The hockey Hall of Fame member was the first Swede to be voted into the Hall in 1996 and was named one of the 100 greatest to play the game in 2017.
Salming was the league's first Swedish star when he signed with Toronto before the 1973-74 season and would spend sixteen seasons with the Maple Leafs before finishing his career with one season with the Detroit Red Wings in 1989-90.
Known for his smooth skating, Salming never won a Norris Trophy for the league's best defenseman but finished as the runner-up twice and made the end-of-the-season All-Star first or second team on six occasions.
Salming's number 21 was retired by Toronto and he still holds the franchise record for career assists.
Hadl won an AFL title in 1963 with the then-San Diego Chargers and was named an AFL All-Star four times before moving to the Rams and Packers in one of the worst trades in football history, that we wrote about recently.
Hadl appeared in three AFL title games with the Chargers and holds an NFL record that will almost certainly never be broken as Hadl is first on the list for tie games for a starting quarterback with nine.
Hadl would also coach the Los Angeles Express for two of the three seasons of the original USFL's existence, leading the Express to the Pacific Division title before losing in the Western Conference championship game to the Arizona Wranglers.
In Jeff Pearlman's recent book on the USFL, "Football for a Buck" Hadl is the subject of a story that involves the Express releasing defensive end Greg Fields and the ensuing fistfight between Hadl and Fields.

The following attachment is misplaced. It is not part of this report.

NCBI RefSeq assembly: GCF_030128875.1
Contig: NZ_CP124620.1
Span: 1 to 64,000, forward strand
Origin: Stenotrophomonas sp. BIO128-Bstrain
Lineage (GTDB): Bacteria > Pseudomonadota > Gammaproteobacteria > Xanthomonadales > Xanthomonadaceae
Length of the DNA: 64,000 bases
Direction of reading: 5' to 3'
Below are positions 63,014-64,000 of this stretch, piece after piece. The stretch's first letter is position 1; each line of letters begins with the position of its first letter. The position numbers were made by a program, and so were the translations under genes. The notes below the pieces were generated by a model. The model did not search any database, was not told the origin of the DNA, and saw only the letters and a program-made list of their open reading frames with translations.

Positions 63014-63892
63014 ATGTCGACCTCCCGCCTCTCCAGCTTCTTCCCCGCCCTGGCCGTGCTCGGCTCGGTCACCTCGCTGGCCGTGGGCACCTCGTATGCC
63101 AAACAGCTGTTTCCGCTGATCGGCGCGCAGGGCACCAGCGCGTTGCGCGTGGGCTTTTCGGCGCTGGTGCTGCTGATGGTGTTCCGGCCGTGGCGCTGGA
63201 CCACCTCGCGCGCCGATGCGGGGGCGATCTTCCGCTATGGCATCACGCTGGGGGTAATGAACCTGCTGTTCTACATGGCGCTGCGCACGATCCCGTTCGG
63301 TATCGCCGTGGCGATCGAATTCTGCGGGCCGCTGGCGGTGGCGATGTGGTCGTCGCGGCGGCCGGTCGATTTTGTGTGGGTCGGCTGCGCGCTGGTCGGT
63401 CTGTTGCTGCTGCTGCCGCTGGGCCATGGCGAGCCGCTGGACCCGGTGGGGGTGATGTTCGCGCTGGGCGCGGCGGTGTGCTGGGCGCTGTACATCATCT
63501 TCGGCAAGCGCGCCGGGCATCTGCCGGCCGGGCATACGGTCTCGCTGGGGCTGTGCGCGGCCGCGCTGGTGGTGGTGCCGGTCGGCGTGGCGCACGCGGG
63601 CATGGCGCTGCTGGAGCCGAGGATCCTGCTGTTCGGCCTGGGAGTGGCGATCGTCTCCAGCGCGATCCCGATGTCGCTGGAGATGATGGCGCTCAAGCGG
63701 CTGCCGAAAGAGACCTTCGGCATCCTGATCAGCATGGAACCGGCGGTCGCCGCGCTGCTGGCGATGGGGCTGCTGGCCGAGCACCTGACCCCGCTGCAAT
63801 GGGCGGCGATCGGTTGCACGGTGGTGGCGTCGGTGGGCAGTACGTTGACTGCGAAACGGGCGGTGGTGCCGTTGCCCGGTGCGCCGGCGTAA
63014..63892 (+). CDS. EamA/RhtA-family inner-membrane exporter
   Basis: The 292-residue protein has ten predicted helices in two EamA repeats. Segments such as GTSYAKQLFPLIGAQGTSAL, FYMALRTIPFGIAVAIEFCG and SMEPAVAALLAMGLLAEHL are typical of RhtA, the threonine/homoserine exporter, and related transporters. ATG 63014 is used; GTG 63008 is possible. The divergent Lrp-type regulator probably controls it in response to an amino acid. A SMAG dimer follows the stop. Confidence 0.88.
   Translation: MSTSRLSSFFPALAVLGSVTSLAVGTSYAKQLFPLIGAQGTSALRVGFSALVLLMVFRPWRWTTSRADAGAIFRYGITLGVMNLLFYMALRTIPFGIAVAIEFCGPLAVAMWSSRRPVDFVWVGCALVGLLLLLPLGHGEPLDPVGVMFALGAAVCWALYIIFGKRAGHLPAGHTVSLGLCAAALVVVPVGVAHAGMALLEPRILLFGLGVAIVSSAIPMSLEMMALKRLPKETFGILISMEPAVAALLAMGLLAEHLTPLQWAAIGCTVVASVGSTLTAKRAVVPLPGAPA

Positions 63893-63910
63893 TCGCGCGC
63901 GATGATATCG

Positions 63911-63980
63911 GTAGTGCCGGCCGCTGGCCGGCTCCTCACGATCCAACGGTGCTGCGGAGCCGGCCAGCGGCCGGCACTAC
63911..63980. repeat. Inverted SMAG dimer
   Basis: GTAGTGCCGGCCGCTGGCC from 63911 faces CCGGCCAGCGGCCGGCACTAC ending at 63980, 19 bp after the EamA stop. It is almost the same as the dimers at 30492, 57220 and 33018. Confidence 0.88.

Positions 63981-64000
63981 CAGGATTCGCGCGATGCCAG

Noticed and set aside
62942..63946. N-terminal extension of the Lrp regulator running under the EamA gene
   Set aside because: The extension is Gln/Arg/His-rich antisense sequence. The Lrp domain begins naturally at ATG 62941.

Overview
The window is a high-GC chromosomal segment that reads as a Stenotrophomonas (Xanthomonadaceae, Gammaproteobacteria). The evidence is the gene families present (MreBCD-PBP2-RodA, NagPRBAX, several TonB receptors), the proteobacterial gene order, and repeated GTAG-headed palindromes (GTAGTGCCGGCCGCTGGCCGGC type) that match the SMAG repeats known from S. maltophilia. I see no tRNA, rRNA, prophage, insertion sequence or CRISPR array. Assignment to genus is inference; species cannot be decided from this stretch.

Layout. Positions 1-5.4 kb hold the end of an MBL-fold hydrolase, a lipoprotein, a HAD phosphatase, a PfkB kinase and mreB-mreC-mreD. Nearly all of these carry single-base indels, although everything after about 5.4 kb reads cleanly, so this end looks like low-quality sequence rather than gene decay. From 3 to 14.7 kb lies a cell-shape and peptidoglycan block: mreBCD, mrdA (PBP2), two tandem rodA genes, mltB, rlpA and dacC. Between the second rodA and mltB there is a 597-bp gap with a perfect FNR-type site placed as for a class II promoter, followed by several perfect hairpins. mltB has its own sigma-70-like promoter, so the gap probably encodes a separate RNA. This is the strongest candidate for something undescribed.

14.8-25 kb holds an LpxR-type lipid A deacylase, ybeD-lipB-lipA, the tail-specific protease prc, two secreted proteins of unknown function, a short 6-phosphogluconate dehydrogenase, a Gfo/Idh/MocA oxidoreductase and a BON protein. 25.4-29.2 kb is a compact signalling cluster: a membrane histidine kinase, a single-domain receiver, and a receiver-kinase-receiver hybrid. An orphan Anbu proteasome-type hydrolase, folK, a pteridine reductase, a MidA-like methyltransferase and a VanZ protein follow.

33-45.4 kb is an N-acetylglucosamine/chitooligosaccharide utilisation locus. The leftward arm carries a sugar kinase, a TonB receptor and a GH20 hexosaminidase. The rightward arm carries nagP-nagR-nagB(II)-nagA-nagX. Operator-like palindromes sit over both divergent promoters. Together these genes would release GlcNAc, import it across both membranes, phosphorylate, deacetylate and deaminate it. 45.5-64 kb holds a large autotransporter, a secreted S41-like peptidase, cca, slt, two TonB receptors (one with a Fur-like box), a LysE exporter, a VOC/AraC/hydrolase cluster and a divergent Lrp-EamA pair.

Perry, the long-time master of the spitter, greaser, and any other substance that he would claim would help a baseball, won over three hundred games in his career that spanned eight different teams with his best seasons with the Giants and Indians.
Perry won over twenty games on five occasions with his best season as an Indian in 1972 when Perry finished 24-16 with an ERA of 1.92 winning the first of his two Cy Young awards after being obtained in the off-season from the Giants for lefthander Sam McDowell.
Perry's second Cy Young came after a 21-6 season with San Diego in 1978 at the age of 39 with the first Padres team to finish with a winning record.
Perry wrote a book during his tenure in Cleveland entitled "Me and the Spitter" with all sorts of stories about various ways and items that he could use to move a baseball but "would no longer employ" which was equally about getting batters to think about Perry's routine as much as it was to make a few bucks off the book!
I bet I read that book a hundred times as a kid and remember buying it from another kid one day in school for my lunch money of the day.
One day without lunch was money well spent!
Cherie brought me the news of the passing of Brad William Henke.
Henke was a fourth-round draftee of the New York Giants in 1989 from Arizona but was released in camp before being claimed by the Broncos where he would play his only season.
Henke moved into acting with many roles in film and television with his most famous regular role as a security guard on the Netflix series "Orange is the new Black".
I've never watched that series, so to me his most famous role was "Coover Bennett", one of the Bennett Clan in the FX classic "Justified" in most of the show's second and arguably best season.
Henke also appeared in one episode of "The Office" during its final season as "Frank" a warehouse worker who vandalizes Pam's artwork and she responded by vandalizing his truck, which introduces "Brian" from behind the camera in one of the show's worst ideas.